Screening programmes enable health conditions to be identified so that effective interventions can be offered. The aim of this review was to determine: (1) the effectiveness of children's vision screening programmes; (2) at what age children should attend vision screening; and (3) what form vision screening programmes should take to be most effective. A literature review on the effectiveness of vision screening programmes in children aged 0-16 years was undertaken. Eligible studies/reviews were identified through clinical databases, hand searches and consultation with expert reviewers. The methodological quality of papers was rated using National Health and Medical Research Council (NHMRC) guidelines. Screening of children 18 months to 5 years, and subsequent early treatment, led to improved visual outcomes. The benefit was primarily through treatment of amblyopia, with improved visual acuity of the amblyopic eye. However, the overall quality of the evidence was low. The implication of improved visual acuity (e.g. any potential impact on quality of life) was not considered. Without consideration of 'quality of life' values, such as loss of vision in one eye or possibility of future bilateral vision loss, the cost-effectiveness of screening is questionable. Screening and treating children with uncorrected refractive error can improve educational outcomes. Evidence suggested that screening occur in the preschool years. Orthoptists were favoured as screening personnel; however, nurses could achieve high sensitivity and specificity with appropriate training. Further research is required to assess the effectiveness of neonatal screening. Most studies suggested that children's vision screening was beneficial, although programme components varied widely (e.g. tests used, screening personnel and age at testing). Research is required to clearly define any improvements to quality of life and any related economic benefits resulting from childhood vision screening. The evidence could be used to guide optimization of existing programmes.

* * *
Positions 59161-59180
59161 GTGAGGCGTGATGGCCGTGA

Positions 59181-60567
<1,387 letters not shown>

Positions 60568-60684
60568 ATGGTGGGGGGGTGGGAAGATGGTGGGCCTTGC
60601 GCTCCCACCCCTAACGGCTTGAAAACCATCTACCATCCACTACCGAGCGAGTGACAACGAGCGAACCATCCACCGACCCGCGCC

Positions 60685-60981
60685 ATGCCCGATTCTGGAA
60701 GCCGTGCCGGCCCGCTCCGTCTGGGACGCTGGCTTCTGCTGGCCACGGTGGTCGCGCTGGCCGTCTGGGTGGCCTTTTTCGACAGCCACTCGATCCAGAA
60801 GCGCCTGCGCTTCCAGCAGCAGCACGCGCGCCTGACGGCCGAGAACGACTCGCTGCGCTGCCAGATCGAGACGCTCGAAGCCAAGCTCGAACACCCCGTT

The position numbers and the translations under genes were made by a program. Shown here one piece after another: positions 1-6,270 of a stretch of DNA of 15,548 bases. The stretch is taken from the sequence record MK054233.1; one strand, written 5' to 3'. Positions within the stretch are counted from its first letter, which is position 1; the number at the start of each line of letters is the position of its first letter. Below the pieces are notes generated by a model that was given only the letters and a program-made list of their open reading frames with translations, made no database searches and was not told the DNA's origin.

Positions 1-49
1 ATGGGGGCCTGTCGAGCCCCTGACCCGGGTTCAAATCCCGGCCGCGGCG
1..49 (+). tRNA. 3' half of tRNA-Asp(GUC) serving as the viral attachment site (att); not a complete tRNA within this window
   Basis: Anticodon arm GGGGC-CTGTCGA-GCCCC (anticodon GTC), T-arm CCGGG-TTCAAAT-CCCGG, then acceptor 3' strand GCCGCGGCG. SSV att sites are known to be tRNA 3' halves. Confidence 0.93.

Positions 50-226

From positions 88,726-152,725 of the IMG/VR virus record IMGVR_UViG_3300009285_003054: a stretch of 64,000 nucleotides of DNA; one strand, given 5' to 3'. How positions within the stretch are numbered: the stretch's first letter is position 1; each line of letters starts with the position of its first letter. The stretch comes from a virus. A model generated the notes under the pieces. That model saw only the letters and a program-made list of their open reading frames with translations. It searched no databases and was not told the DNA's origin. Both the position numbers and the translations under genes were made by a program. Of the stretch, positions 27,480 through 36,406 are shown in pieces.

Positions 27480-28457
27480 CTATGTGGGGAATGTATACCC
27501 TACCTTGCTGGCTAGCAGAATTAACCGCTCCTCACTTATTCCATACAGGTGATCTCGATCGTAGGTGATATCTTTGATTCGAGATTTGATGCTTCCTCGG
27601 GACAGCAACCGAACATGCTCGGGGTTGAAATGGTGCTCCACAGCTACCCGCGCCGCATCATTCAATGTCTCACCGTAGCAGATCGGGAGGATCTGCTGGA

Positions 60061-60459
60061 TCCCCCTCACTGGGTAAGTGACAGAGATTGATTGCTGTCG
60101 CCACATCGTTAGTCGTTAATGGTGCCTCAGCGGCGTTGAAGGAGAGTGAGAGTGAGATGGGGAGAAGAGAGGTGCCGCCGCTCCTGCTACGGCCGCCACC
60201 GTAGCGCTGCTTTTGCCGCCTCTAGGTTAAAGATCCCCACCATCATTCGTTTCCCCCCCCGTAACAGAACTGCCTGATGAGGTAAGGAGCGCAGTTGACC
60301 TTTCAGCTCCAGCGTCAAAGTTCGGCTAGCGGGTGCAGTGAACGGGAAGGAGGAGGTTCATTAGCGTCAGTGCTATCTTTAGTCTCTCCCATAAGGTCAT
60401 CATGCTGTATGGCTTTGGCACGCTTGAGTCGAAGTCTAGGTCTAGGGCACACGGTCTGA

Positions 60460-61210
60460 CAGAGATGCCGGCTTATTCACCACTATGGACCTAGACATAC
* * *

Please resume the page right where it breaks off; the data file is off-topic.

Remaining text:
© 2010 Blackwell Publishing Ltd.